On one occasion in the late 1960s he and a group of like-minded students hired a helicopter to attend the College Races, a sporting event attended by guests including the octogenarian President Eamon de Valera. The helicopter hovered over the sports field while MacDonnell abseiled down a rope. Even the near-blind de Valera could not fail to notice that he was wearing his kilt in the traditional manner as he landed in the presidential box.
Like most things in MacDonnell’s life, his activities after leaving Trinity remain something of a mystery. He claimed to have been Noel Coward’s private secretary, and his capacity for name-dropping could reach Olympian proportions. Sentences regularly began with “as Orson Welles/Noel Coward/ Debo Devonshire/ the King of Greece’’, or whoever took his fancy, “said to me …”
Despite his claims to past grandeur, his financial situation remained precarious, often requiring the adoption of ingenious strategies to keep a roof over his head. Once he lived with a fortune teller in Dublin where his role, in lieu of rent, was to engage clients in conversation over tea downstairs and scribble down information gleaned on cards concealed inside a cigarette packet. This was then slipped unseen to the waiting clairvoyant upstairs.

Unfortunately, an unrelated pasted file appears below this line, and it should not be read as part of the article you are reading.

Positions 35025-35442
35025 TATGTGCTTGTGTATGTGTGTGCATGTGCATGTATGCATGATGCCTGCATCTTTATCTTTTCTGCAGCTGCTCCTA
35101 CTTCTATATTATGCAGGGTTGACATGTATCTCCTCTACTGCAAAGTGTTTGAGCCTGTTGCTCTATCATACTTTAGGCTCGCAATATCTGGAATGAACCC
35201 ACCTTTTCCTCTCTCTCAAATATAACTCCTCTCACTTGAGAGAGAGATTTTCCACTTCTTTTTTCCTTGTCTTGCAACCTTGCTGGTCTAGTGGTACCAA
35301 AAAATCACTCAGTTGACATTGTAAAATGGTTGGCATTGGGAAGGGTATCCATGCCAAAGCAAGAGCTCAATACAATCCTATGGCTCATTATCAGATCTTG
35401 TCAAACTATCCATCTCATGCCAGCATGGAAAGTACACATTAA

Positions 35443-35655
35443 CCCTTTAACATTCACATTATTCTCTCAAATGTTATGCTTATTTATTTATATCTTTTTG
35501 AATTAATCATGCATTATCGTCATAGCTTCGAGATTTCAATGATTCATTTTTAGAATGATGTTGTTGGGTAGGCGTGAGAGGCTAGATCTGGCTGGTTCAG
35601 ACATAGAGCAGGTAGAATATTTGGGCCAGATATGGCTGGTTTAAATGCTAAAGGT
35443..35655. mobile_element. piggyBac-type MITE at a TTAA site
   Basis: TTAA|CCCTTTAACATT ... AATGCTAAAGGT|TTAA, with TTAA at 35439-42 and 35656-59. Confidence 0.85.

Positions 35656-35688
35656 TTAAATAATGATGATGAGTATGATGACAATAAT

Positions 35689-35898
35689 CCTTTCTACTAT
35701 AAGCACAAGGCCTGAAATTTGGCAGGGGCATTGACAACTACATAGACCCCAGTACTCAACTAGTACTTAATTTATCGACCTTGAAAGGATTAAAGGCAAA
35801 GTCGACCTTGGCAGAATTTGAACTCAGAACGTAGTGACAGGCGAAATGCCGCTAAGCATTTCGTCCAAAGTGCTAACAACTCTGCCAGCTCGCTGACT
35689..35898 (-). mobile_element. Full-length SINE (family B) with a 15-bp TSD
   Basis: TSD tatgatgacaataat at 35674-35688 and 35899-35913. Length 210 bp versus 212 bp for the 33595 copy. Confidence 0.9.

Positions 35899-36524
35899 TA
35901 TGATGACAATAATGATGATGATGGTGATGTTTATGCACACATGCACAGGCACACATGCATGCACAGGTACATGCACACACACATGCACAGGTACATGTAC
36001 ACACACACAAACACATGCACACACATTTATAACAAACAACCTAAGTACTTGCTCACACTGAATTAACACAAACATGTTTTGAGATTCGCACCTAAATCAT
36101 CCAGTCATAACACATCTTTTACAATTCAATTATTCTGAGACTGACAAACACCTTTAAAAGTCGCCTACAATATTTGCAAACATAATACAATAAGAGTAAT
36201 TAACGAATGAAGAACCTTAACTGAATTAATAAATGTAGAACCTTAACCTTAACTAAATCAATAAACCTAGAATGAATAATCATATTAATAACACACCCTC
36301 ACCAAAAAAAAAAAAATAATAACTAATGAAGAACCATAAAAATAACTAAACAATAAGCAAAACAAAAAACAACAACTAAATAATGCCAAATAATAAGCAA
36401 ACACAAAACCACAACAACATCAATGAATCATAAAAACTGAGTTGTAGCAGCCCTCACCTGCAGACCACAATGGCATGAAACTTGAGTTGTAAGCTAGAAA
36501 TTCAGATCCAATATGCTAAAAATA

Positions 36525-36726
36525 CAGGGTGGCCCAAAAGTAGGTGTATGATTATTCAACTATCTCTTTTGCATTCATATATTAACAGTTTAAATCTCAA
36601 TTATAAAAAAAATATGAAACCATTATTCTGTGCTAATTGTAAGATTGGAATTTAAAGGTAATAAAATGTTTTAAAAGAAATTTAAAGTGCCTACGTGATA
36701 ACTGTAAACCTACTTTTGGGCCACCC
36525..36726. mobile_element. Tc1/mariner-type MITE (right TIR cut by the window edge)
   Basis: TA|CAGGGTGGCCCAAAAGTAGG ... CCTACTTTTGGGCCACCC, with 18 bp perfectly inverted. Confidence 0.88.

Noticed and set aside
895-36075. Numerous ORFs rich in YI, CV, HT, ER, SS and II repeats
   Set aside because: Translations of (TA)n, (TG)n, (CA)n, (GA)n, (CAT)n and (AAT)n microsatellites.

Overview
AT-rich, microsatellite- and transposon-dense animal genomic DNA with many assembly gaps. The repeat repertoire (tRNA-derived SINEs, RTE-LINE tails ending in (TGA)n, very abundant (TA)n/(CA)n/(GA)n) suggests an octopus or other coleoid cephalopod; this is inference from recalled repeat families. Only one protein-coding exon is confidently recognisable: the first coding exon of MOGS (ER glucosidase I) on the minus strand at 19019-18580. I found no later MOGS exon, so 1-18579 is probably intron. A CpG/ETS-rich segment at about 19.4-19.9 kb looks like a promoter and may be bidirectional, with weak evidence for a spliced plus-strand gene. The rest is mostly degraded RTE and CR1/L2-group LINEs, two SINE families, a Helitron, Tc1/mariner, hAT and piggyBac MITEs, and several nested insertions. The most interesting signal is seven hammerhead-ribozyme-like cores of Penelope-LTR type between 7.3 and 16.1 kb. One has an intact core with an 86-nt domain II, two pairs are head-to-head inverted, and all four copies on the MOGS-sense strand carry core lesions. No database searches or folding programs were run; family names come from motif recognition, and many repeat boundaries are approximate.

MacDonnell had a lucky break when he was engaged by his friend, the Guinness heir Garech Browne, to advise on the restoration of his house, Luggala, in Co Wicklow. Things went splendidly until a blistering row broke out between the two friends over the disappearance from the house of items of Georgian silver and other valuable chattels.
In an effort to avoid the scandal surrounding the “silver teapot affair”, as it became known, in about 2005 MacDonnell decamped to Prague, where he set up home in a room in a crumbling Baroque palace.
Later he moved to Tangier in Morocco, a city which easily accommodated his peculiar type of genius, and where he found a whole new audience for his stories. On one occasion his entertaining conversation caused the distinguished historian Norman Stone to miss a boat departing Tangier for Spain.
MacDonnell died penniless, broken in health and, though he never showed it, in spirit. His last years were spent living in terrible conditions among Tangier’s poor in a tiny rented room in the Kasbah.
But a resident expatriate has said that “there are those still-young native-born Tangerines who will continue to think of him as a sort of grand aristocratic figure, who lived in some gilded palace, some distant castle or, at the very least, as a guest of the king in a beautiful and secluded villa set in a gorgeous garden”.
While his body remained unclaimed at the time of writing in a Tangier mortuary, a collection is being organised among the city’s expatriate community to have him buried in the graveyard of St Andrew’s Anglican Church.
Randal MacDonnell died on November 24.